6 Top Stocks To Buy As Consumer Confidence Hits 6-Month High

Consumer confidence surged to a record level this month, defying economic headwinds such as the U.S.-China trade war and higher gasoline prices. Equity market volatility also seemed to have little impact on the American consumer, who remained optimistic even amid multiple macroeconomic concerns.

The reading was in line with the University of Michigan’s latest consumer sentiment numbers, which also reflected the bullishness of U.S. consumers. Critics argue that data for these surveys was captured before trade ties worsened early this month.

However, a strong jobs market remains the key catalyst for the rise in consumer confidence. Since hiring remains strong and the domestic economy remains resilient, it makes sense to pick consumer discretionary stocks at this time.

Consumers Remain Confident Among Multiple Headwinds

In May, the Conference Board’s Consumer Confidence Index increased from 129.2 in April to 134.1. This is significantly higher than the estimated level of 129.5 and the highest reading since November 2018. The Expectations Index which measures consumers’ opinion about business, income and labor market conditions over the next six months increased from 102.7 to 106.6.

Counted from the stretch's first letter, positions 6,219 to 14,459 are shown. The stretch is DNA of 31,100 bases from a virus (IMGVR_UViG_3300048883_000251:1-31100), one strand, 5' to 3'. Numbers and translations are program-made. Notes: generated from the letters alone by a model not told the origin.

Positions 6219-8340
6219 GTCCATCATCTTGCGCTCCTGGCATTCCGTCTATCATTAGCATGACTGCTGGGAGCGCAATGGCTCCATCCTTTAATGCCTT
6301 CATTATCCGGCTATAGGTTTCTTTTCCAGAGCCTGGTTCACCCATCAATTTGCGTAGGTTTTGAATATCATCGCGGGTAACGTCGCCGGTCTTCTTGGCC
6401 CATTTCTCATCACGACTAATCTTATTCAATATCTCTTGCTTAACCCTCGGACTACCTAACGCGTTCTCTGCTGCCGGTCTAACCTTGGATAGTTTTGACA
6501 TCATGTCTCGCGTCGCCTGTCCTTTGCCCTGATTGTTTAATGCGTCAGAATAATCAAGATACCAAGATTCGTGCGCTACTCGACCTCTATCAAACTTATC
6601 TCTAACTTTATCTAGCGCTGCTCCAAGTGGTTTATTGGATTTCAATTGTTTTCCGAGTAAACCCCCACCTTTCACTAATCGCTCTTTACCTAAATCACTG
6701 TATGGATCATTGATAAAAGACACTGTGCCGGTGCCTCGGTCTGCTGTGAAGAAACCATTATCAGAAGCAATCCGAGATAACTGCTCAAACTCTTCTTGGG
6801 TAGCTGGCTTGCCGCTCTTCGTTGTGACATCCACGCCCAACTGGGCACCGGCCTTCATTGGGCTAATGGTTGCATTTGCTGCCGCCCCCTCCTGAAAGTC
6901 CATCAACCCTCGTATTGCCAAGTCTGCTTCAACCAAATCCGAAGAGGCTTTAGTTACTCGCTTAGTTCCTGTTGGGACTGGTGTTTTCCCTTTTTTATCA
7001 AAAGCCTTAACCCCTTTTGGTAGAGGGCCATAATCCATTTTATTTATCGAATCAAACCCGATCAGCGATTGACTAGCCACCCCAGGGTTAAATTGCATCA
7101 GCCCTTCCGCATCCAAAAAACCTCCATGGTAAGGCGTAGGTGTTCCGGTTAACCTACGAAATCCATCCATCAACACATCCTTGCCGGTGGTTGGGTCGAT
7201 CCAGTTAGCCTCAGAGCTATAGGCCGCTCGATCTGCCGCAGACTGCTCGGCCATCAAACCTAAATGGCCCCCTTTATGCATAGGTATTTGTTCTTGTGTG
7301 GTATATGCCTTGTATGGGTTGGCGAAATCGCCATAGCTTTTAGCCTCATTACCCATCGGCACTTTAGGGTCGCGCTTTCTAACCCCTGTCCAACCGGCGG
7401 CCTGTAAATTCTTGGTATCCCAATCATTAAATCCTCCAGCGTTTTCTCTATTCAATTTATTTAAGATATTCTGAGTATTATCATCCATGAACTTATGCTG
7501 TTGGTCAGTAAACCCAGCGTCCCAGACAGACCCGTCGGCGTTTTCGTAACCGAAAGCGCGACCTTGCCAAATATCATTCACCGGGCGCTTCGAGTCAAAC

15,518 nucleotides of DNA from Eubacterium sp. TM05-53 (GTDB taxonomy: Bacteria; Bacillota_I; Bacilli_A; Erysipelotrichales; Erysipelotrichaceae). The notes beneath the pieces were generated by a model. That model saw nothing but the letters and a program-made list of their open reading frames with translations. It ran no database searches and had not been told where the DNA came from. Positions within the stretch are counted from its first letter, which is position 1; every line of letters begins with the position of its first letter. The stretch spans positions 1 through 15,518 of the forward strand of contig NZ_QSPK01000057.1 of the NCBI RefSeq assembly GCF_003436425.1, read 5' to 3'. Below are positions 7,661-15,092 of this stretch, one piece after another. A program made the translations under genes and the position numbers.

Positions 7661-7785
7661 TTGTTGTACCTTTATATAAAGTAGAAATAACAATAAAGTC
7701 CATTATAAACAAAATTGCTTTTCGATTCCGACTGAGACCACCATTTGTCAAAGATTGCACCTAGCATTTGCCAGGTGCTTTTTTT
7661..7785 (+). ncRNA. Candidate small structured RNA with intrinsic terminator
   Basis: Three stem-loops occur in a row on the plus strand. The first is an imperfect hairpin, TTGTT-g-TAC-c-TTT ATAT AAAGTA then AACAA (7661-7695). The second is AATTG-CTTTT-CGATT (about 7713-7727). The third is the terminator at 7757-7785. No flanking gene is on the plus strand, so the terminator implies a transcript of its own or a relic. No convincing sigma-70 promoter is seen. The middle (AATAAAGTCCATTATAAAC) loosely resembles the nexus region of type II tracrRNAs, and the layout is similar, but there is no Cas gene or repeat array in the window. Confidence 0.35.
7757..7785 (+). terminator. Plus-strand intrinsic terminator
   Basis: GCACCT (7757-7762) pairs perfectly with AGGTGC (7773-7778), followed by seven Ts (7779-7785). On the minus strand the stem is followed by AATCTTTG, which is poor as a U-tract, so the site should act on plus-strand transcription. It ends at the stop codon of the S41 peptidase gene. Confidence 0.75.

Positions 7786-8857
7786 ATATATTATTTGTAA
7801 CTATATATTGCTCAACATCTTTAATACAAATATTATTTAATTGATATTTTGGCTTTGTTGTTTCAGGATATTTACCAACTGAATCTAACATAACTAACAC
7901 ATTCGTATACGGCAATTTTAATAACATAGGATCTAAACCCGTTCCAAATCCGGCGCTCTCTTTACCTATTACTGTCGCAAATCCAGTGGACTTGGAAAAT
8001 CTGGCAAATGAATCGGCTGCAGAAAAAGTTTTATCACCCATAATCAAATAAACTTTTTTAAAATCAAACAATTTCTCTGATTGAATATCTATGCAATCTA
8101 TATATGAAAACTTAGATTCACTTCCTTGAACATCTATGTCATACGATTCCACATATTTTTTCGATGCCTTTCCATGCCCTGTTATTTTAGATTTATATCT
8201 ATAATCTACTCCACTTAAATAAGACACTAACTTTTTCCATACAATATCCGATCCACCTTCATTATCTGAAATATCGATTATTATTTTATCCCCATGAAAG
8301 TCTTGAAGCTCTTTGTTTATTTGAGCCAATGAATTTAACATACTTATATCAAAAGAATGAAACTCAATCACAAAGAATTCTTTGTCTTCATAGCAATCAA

The Present Situation Index, which gauges consumers’ opinion about present-day labor market and business conditions increased from 169 to 175.2, the highest level in 18 and a half years. The last time that the index breached this level was during December 2000.

Consumer confidence numbers were largely in line with the University of Michigan’s consumer sentiment data released earlier this month. The university’s consumer sentiment index increased 5.3% to 102.4, the highest level in 15 years. Of course, the reading was captured before the trade war worsened. But its direction remains largely valid, going by the fresh consumer confidence data.

Strong Labor Market Empowering American Consumer

The U.S. economy added 196,000 jobs in March, easily exceeding the consensus estimate of 184,000. Revisions to January and February’s gains took the first quarter’s average job gains to a solid 180,000. The rebound in hiring ensured that the unemployment rate for March was unchanged at a 50-year low of 3.8%.

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